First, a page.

Tuesday night it was pouring, and I was rushing across town to meet up with the girls and our friend Ariane for dinner at Le Grand Colbert. Miss Bee had borrowed one of my larger umbrellas, and since it was really blowing up a storm, I used my other good folding umbrella, a black one with a slender fuchsia ruffle around the edge. It always cheers me up when I use it.
This is my all-time favorite umbrella. It's even more dear to me because I got it for a song at TJMaxx or Filene's Basement in Boston. Then, last week when I popped into Madeleine Gely's fabulous umbrella boutique on boulevard St. Germain, I spied very similar umbrellas for the gobsmacking price of 130 euros. A gentleman with his 9 year old daughter was purchasing two of them. Blow me away. Anyway, I was thrilled to already own one -- though not an authentic Madeleine Gely parapluie --- and proud that I had had the vision to pluck it from a pile at a discount store.
I do tend to lose umbrellas, and since they are de rigueur here in Paris I have amassed a little collection. I never leave the apartment without one, even if it's a sunny day. So whenever I see a cheap folding umbrella, I tend to buy it to have in reserves. Some are Totes brand umbrellas, from the States. Some are little touristy French parapluies (with images of French newspaper mastheads as a design motif). A plaid one, a bright yellow one. A burnt orange one that required lots of input from sales staff at the little shop on rue la Boetie last spring (a fun event where all were deciding on the right color: "This goes well with your hair, madame; that one goes well with your Longchamp bag", etc etc.). But this special dainty-but-strong black umbrella with the pleated pink ruffle -- well, I have held on to that. It somehow makes me feel very Parisienne in a Gigi sort of way.
Tuesday evening, entering Le Grand Colbert in a wet gust of wind, I did what everyone does, and put my dripping umbrella at the front door with all the others. I saw Bee's umbrella already there, so stashed my precious brolly behind hers.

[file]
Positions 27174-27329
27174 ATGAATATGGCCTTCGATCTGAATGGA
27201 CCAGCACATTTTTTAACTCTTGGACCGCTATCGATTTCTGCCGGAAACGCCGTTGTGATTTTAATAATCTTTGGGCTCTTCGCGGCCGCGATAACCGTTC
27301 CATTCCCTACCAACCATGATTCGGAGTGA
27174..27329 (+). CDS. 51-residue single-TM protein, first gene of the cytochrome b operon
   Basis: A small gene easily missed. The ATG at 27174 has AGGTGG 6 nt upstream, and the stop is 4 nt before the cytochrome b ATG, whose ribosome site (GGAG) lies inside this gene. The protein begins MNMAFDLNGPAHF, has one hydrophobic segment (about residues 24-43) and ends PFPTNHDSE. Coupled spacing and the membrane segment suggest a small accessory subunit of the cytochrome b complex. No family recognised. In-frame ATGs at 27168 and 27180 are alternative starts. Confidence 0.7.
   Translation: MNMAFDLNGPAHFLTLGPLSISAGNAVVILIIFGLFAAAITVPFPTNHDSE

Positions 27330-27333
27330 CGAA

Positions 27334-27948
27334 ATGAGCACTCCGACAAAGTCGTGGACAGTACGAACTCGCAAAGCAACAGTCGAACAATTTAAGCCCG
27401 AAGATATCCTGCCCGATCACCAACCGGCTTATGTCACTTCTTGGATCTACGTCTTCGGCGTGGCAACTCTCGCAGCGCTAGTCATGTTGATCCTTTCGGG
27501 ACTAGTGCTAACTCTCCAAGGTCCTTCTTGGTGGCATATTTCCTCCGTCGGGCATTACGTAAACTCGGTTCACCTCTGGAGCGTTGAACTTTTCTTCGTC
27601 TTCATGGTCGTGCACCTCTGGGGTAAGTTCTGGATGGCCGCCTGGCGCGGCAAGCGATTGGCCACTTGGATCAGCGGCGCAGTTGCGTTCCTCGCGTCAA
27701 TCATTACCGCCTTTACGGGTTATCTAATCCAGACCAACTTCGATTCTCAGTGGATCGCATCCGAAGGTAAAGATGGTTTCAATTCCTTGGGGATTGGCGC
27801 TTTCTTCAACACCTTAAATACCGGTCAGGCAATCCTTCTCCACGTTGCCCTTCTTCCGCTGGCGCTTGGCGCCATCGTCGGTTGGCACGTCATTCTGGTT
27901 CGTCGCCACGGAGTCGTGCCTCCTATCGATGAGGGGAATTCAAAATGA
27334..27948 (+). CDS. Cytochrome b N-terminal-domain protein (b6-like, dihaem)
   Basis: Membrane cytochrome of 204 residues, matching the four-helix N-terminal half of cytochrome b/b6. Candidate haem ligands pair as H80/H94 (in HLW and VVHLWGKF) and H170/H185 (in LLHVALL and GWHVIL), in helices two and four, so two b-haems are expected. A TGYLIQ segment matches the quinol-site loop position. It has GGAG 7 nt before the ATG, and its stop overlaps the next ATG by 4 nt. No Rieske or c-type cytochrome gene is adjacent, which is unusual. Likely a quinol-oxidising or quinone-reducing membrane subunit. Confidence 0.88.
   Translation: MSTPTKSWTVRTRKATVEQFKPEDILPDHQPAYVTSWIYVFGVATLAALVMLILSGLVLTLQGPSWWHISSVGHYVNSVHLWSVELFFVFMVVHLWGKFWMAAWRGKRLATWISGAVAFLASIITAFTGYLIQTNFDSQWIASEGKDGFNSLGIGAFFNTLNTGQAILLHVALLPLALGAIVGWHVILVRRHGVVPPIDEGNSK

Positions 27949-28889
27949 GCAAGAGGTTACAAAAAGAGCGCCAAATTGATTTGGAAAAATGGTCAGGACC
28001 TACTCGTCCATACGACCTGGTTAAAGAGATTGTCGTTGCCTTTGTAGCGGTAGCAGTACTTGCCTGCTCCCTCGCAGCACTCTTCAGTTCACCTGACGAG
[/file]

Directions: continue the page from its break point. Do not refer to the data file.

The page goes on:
We had a jolly dinner, and it was fun to show Bee's friend Jessica the "typical Parisian restaurant" now of movie fame (Something's Gotta Give). Oddly, they have now put up posters of that film in the entrance, which is a little tacky, I think. Then, at the end of the evening, we were leaving and MY UMBRELLA WAS NOT THERE. I got in a complete swivet. "Where is MY, umbrella, monsieur?" I asked the doorman.
Totally unfriendly, totally uncooperative, this toad in the fancy schmancy uniform postured, "If you wanted to keep your umbrella, you shouldn't have left it at the door."
I have been in France long enough to know that any time you try to take a soaking wet umbrella into a nice establishment you are immediately and disapprovingly asked to put it away from other clients and staff, at the umbrella stand at the door. However, this fact was clearly not going to enter into the logic of the little Cerberus’s haughty response. He proffered, "Here, madame-- you want a black umbrella? I give you this, “and flourished a cheap Tati umbrella in my face.
"Je ne veux pas de votre parapluie, monsieur," I snarled back. By now it was no longer raining and the only storm in the 2e arrondissement was me storming out of that restaurant. I always get slightly nauseous indigestion after dining at Le Grand Colbert. This time it was heading toward an ulcer. Now I have a real excuse not to ever go back.
So friends, the next time it rains, if you see anyone walking the streets of Paris sporting a black umbrella with a very lovely hot-pink ruffle around the edge, please tap her on the shoulder and tell her to return it to me.
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